Consumer privacy is about to take center stage in social media marketing. In 2010 we flowed to the questions about how to establish an ROI and tool vendors responded in droves to help companies uncover and manage the mountains of data. ROI has become an underpinning of social marketing now primarily because social media is probably the most measurable form of media ever. It’s the right move to quantify it and connect it to actual revenue for both online as well as offline vendors.
2011 will be the year that focuses on who really owns the data about the consumer though; the ramifications will be felt throughout advertising and marketing from now on. The vendors that support transparency in the consumer dataset will prosper; those that do not give consumers access and control over their data will diminish.
The drivers for this initiative are varied, but let there be no mistake that the consumer will want to be in charge of their data. I’ve been following the posts in the ProjectVRM usegroup that Doc Searles and a number of others have generated on Vendor Relationship Management (VRM), which in it’s simplest terms is CRM stood on it’s head – the conversations are very forward leaning in terms of where we’re going and what’s possible even today.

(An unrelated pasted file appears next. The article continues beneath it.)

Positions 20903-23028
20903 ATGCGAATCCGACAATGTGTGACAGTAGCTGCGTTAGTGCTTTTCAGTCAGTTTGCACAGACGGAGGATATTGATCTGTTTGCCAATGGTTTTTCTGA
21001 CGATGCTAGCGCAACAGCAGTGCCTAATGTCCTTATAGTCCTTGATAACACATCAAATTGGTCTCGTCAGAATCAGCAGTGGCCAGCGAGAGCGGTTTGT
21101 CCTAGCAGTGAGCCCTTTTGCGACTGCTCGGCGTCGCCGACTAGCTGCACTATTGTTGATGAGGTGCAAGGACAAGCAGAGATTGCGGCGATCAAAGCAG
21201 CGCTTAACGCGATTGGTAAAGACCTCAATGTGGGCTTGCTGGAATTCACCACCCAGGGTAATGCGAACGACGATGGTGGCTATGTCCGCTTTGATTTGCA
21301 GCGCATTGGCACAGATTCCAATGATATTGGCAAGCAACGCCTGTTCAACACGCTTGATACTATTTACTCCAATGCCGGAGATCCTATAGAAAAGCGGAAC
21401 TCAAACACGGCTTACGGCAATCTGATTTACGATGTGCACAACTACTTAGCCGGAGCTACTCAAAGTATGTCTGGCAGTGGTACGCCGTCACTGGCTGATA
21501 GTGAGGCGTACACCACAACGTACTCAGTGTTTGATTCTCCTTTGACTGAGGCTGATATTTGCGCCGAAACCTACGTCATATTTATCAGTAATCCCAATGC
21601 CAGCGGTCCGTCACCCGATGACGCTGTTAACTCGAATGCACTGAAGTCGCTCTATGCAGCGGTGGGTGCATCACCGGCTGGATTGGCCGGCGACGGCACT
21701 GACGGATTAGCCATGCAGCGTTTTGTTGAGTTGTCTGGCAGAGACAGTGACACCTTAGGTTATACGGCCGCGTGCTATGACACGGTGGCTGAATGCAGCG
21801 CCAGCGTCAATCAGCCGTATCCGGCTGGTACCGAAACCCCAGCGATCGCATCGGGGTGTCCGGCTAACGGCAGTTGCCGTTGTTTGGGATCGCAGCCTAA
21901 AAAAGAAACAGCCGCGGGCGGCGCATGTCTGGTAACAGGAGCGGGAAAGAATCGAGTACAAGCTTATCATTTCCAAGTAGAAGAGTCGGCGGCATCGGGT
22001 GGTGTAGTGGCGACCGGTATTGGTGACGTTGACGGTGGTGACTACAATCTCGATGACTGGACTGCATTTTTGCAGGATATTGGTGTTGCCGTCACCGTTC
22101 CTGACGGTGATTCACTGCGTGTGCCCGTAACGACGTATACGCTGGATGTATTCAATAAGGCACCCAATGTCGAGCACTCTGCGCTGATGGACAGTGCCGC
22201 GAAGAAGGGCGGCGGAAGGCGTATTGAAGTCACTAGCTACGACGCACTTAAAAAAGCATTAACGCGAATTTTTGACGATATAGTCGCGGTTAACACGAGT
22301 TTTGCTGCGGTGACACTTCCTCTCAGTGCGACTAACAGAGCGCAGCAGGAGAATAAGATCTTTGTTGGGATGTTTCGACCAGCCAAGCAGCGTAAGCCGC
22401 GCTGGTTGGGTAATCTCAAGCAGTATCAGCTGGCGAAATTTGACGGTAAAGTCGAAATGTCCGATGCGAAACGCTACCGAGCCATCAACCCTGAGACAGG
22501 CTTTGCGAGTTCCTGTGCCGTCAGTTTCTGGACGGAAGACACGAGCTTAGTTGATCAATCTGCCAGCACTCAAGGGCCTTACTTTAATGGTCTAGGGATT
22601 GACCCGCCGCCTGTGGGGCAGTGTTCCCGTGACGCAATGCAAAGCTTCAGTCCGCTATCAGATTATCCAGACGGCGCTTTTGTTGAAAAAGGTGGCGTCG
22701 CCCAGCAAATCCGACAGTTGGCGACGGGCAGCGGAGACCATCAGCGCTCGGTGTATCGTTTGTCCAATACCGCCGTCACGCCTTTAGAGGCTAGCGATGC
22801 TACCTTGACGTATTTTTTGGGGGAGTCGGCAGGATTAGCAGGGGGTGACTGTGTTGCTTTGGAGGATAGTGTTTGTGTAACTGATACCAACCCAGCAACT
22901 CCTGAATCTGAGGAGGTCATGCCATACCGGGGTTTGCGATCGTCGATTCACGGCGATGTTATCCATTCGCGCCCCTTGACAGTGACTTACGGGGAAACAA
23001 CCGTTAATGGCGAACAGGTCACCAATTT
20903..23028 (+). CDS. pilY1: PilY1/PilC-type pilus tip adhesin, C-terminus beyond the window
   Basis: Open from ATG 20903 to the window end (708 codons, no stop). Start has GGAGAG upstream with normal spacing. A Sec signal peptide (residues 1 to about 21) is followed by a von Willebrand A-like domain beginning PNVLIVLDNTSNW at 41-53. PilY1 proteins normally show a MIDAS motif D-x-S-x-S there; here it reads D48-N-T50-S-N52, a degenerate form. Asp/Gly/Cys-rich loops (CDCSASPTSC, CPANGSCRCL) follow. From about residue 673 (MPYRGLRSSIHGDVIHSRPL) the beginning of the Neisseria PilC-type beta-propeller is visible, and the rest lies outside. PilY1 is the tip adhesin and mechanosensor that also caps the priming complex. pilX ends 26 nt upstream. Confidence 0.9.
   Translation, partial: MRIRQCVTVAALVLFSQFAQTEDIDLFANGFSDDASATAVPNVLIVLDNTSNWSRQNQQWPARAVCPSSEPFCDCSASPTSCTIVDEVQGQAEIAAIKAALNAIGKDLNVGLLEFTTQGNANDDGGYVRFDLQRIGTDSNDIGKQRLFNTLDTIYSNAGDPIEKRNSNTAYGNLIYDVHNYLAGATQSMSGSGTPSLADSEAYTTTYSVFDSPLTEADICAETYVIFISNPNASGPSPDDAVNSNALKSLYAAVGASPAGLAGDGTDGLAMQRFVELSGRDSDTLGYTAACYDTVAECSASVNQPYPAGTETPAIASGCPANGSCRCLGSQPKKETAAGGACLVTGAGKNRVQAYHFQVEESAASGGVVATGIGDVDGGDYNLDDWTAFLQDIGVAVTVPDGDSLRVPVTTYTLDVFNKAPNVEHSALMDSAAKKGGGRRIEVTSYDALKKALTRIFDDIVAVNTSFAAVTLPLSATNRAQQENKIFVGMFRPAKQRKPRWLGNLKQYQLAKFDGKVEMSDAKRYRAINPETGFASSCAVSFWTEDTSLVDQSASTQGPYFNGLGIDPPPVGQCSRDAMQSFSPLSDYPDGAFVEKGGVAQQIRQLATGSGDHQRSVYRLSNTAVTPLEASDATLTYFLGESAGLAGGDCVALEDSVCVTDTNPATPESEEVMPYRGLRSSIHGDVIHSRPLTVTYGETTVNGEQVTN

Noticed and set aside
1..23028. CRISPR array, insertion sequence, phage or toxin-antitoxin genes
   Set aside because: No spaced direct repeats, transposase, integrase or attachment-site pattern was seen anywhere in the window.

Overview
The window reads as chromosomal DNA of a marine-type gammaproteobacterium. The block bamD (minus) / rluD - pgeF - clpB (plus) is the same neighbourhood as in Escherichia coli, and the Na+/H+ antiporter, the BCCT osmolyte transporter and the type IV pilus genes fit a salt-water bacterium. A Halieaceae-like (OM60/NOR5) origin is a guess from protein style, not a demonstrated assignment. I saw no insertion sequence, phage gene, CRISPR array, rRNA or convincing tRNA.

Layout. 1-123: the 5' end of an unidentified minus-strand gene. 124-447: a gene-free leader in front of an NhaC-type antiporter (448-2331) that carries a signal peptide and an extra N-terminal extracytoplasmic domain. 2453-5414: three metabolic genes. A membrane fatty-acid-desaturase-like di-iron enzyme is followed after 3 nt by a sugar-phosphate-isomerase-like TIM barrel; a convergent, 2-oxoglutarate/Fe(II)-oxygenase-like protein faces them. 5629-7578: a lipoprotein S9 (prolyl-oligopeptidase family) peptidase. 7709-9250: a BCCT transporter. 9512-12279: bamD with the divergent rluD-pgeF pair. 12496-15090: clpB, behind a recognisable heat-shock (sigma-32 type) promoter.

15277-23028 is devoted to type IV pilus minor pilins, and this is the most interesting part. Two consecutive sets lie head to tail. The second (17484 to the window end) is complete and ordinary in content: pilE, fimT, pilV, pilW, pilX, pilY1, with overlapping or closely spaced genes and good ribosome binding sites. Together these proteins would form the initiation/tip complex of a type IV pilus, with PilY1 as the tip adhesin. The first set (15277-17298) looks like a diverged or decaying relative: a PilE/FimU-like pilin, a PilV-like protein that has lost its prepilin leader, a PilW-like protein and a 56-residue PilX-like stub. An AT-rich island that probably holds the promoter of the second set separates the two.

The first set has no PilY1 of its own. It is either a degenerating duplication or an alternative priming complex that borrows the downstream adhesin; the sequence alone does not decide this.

A Wall Street Journal series has been tackling the issue and the article by Emile Steele outlines a new initiative from several industry data collecting companies. It is going under the name of the ‘Better Advertising Project’ (BAP) and the Open Data Partnership (ODP). The partnership is promising to provide consumers the ability to:
- get a snapshot of the information that companies have collected about their interests
- gain more control over that information, from editing to opting out
It looks like they are trying to get in-front of the rising consumer sentiment around their privacy by providing an opt out capability; notably absent from the list of participants are Google and Microsoft / Yahoo however.
I think BAP will be successful in providing consumers an opt-out capability in alignment with the FTC guidelines, but I think there will be a good deal more noise in 2011 and businesses will want to make sure they dodge this bullet by making their involvement with BAP noticeable from day 1.